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[23-Oct] Relativistic Quantum Clocks

posted Oct 14, 2014, 7:25 AM by Diego G. Olivares   [ updated Oct 16, 2014, 3:18 AM ]
Carlos Sabín Lestayo
University of Nottingham

Relativistic Quantum Clocks
Time dilation, a striking prediction of Einstein's relativity, plays an important role in applications such as the Global Positioning System. One of the most compelling consequences of time dilation is known as the twin paradox, where a twin at rest ages more than her sibling travelling at relativistic speeds. 

In this talk, we discuss an implementation of the twin paradox in superconducting circuits with velocities as large as a few percent of the speed of light. Ultrafast modulation of the boundary conditions for the electromagnetic field in a microwave cavity simulates a clock moving at relativistic speeds. While previous demonstrations of this effect involve point-like clocks, our superconducting cavity has a finite length, allowing us to investigate the role of clock size as well as interesting quantum effects on time dilation. In particular, our theoretical results show that the travelling twin ages slower for larger cavity lengths and that quantum particle creation, known in this context as the dynamical Casimir effect, increases time dilation.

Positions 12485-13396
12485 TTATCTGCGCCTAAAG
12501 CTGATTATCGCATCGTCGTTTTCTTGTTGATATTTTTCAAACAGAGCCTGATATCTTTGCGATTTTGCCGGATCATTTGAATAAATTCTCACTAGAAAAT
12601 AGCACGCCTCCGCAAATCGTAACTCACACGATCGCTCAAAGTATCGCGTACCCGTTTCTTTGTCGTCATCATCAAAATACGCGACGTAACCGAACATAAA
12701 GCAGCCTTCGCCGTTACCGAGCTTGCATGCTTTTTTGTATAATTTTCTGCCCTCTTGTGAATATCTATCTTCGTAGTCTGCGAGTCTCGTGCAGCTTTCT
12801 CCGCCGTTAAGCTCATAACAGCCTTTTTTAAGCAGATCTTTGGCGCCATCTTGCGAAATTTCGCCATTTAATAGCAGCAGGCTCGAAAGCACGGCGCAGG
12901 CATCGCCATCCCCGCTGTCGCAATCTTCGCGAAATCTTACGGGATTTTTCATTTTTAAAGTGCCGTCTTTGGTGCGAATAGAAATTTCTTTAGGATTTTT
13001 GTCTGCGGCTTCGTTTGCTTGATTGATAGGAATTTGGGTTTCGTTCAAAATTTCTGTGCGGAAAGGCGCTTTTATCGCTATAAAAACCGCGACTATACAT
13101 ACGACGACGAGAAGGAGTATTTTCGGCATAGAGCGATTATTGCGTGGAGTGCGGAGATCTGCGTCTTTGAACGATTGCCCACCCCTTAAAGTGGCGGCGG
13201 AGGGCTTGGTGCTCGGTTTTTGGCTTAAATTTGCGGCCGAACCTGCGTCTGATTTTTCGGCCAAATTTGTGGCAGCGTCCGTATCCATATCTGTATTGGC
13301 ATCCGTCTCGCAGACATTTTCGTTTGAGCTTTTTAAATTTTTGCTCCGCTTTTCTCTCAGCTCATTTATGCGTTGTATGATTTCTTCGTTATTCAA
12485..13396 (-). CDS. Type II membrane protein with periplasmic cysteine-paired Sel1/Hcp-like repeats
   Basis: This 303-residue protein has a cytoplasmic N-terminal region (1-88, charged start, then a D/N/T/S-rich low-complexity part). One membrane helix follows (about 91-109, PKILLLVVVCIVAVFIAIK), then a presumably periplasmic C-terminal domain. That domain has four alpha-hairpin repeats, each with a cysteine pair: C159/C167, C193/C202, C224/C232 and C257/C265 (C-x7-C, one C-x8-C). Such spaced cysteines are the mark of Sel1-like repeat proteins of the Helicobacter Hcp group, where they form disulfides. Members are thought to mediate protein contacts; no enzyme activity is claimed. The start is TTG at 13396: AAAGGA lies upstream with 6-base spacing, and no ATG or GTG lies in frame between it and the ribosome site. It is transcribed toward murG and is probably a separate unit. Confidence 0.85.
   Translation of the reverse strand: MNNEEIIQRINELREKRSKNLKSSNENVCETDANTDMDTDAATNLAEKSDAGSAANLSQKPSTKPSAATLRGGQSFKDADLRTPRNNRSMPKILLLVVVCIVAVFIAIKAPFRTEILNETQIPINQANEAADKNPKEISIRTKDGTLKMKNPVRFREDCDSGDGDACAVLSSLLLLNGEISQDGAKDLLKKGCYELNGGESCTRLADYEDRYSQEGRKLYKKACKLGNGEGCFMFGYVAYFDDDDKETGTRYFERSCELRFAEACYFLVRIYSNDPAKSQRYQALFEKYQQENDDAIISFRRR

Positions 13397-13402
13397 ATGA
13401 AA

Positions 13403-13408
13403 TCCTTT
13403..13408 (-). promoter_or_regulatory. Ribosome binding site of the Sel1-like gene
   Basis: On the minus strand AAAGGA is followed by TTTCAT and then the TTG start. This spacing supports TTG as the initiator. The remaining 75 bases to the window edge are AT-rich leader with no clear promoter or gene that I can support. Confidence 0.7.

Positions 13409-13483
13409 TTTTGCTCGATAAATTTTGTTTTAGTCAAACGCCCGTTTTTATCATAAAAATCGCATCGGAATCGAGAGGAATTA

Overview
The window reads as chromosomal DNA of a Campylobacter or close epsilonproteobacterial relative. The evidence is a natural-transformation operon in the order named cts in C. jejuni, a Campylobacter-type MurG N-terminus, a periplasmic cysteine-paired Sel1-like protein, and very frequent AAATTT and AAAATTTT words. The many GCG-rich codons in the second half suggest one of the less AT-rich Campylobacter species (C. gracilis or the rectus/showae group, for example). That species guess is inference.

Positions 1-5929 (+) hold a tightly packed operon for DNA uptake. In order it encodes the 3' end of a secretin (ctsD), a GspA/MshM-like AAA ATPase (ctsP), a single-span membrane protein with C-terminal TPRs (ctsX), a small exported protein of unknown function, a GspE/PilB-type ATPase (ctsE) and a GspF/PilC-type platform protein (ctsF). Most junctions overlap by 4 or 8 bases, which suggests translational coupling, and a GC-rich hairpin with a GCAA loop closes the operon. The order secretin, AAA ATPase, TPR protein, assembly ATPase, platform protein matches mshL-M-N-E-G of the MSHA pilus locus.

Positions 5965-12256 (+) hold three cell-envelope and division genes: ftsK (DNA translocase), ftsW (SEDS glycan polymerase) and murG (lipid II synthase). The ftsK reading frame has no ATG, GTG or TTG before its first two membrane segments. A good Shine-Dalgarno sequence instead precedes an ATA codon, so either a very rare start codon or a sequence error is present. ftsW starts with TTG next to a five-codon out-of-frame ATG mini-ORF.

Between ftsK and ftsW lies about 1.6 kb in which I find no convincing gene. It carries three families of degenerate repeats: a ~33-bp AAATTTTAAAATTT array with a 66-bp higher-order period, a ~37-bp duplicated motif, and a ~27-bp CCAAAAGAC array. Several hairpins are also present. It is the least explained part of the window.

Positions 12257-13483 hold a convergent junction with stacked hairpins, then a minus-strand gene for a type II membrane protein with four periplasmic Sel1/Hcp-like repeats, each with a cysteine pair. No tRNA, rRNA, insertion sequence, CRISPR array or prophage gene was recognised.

Finally, we will discuss how the accuracy of a clock is affected by the Dynamical Casimir Effect and other phenomena generated by relativistic motion.

Date: Thursday, October 23rd 2014.
Time: 15:00h.
Venue: CFMAC Conference Hall @ 121 Serrano St. (28006 Madrid).
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